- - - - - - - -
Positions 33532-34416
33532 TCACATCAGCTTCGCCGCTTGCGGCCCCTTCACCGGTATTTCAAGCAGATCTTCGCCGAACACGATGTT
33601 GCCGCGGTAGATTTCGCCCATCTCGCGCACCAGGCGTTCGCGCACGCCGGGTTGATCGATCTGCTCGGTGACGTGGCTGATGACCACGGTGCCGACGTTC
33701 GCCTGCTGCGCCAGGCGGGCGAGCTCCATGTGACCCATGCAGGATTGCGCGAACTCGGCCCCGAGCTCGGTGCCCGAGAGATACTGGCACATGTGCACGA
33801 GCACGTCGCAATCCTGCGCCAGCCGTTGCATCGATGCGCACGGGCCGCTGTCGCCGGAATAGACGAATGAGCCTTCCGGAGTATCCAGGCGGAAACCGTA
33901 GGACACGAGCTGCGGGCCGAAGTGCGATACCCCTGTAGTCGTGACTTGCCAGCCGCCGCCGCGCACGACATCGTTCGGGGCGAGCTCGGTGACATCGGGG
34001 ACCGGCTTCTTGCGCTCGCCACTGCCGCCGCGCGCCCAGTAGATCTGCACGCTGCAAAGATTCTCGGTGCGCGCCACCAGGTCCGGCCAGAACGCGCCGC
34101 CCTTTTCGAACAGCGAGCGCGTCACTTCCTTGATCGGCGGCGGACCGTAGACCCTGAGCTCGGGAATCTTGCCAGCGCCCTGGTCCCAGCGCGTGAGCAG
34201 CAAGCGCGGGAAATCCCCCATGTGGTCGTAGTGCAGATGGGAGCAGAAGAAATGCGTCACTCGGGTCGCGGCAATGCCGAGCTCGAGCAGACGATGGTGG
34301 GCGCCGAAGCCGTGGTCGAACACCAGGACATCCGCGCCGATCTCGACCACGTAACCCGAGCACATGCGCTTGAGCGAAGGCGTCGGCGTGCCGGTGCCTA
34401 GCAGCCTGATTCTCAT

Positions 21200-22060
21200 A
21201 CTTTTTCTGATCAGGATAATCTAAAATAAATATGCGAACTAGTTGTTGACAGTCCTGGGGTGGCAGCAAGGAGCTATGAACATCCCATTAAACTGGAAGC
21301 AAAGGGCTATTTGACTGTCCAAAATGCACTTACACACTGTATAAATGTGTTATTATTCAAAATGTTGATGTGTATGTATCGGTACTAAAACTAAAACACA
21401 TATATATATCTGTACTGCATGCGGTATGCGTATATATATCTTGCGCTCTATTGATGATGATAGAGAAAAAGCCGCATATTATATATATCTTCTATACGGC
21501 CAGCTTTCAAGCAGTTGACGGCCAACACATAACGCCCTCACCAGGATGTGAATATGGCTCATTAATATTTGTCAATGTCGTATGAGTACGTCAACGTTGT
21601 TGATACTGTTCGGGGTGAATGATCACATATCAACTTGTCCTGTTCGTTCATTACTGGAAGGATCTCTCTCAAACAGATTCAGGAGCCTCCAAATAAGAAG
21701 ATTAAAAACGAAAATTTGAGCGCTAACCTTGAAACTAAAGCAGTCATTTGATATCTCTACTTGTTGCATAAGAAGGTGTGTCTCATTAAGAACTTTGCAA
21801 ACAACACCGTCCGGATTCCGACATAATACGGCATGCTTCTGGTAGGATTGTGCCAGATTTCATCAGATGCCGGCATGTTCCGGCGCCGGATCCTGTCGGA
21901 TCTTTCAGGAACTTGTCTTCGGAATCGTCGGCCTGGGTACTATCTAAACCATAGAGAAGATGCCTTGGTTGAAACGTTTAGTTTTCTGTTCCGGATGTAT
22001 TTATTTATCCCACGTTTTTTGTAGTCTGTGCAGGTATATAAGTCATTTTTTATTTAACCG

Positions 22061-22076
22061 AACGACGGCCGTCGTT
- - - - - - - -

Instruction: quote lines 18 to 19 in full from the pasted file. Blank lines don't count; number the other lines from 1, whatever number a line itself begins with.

21601 TGATACTGTTCGGGGTGAATGATCACATATCAACTTGTCCTGTTCGTTCATTACTGGAAGGATCTCTCTCAAACAGATTCAGGAGCCTCCAAATAAGAAG
21701 ATTAAAAACGAAAATTTGAGCGCTAACCTTGAAACTAAAGCAGTCATTTGATATCTCTACTTGTTGCATAAGAAGGTGTGTCTCATTAAGAACTTTGCAA